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Why You Should Watch the Euro 2012 Qualifier on Friday

June 24, 2010 - Johannesburg, South Africa - epa02220246 Italian player Daniele de Rossi looks on as Slovak supporters in background wave flags during the FIFA World Cup 2010 group F preliminary round match between Slovakia and Italy at Ellis Park stadium in Johannesburg, South Africa, 24 June 2010. Italy lost 2-3.

As the new Serie A season pauses this weekend for national teams to begin their qualifying for Euro 2012, Italian soccer fans may feel lost not being able to watch their favorite club.  To be honest, the Italy-Estonia qualifier looks less than tantalizing only two months after the exciting World Cup match-ups and high-level play.  But this match (which you can see on ESPN3 on Friday) does have some compelling story lines that makes it worthwhile to watch:

  1. The New Azzurri Team Members: As Niccolo wrote, injuries and disappointing play have led to a number of new players being called up by Cesare Prandelli for tomorrow’s match (in addition to those called up for the Ivory Coast friendly in August).  Five players received their first call-up for the Italian national team – Luca Antonelli, Cesare Bovo, Lorenzo De Silvestri, Daniele Gastaldello, and Luca Cigarini.  With injuries to big names like Balotelli and Marchisio, this is a chance for some fringe players or less well-known players to make a case for their inclusion on the Euro 2012 squad going forward.
  2. Removing the Bad Taste of the World Cup: Leading up to the World Cup, prognosticators saw the warning signs for the Italian team and expressed trepidation about their chances – too few goals, too slow pace, too little enthusiasm.  The failure to advance past group stage left a bad taste in the mouth of many Azzurri fans and tainted the Italian system.  While Estonia is not a top-flight contender like Spain or France, it is a chance for the new Prandelli era to put the previous team behind them and begin the trek to the 2014 World Cup in style.  A dominant or convincing win would boost morale, but a poor win, draw or loss could resurrect doubts about Italian football.
  3. Redemption for World Cup Players: Andrea Pirlo has the opportunity to show he is still a world class player, despite a knee injury that reduced his effectiveness in the World Cup.  Giampaolo Pazzini was a major disappointment for the Azzurri in South Africa – after being put on the Italian squad because of a phenomenal ’09-’10 Serie A season, Pazzini was a dud in his World Cup appearance.  Both, and other members of Lippi’s squad, can show they can still play internationally.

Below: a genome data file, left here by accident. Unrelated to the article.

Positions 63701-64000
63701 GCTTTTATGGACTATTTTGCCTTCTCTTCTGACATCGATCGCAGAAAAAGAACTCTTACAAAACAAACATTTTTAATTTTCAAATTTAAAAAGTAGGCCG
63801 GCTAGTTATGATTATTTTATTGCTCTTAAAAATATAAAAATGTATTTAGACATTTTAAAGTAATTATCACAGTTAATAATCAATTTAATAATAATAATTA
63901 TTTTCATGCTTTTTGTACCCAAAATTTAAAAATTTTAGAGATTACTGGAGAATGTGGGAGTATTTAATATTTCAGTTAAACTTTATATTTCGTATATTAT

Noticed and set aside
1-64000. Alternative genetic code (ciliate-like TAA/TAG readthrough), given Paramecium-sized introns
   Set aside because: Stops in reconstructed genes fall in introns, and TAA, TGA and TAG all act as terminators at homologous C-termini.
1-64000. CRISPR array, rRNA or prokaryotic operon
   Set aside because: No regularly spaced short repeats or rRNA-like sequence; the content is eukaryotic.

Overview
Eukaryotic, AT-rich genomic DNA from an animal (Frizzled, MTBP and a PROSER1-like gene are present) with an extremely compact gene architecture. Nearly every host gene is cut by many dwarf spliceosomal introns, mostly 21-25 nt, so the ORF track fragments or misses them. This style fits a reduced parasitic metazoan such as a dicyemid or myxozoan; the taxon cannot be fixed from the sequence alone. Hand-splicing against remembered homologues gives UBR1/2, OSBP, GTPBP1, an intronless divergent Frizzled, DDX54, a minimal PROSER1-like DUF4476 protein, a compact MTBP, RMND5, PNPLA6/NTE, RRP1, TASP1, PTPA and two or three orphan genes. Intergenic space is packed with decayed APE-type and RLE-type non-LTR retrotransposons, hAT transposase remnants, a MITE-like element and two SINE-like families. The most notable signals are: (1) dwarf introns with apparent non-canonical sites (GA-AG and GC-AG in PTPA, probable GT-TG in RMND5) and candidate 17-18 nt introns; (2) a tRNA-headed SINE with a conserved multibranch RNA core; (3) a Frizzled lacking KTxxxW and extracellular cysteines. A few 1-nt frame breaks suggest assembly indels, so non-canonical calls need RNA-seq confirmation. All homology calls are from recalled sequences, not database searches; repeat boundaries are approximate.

4. The Race for #2 (or maybe #1) Keeper: With Buffon recovering, three keepers will have the chance to establish themselves as the solid backup or even the starter depending on Gigi’s health.  While Marchetti already has experience playing for the Azzurri, his performance in South Africa left many fans looking for better.  This could be a good chance for Sirgu or Viviano to show they are world class keepers, or Marchetti to show he is better than his World Cup performance.
  5. The Chance to See Estonia’s Cool Football Culture:  While only in existence as an independent nation since 1991, Estonia has created for itself a pretty cool football culture.  Its stadium, A. Le Coq Arena, is named after a national beer and only holds about 10,000 people for soccer matches.  Their supporters are known as “the football hospital” in English and upon joining, members are given a “diagnosis” for joining the hospital.  The players aren’t well known outside the country, with two (keeper Mihkel Aksalu and striker Tarmo Kink) playing in the EPL.  American soccer fans will recognize New York Red Bull midfielder Joel Lindpere.
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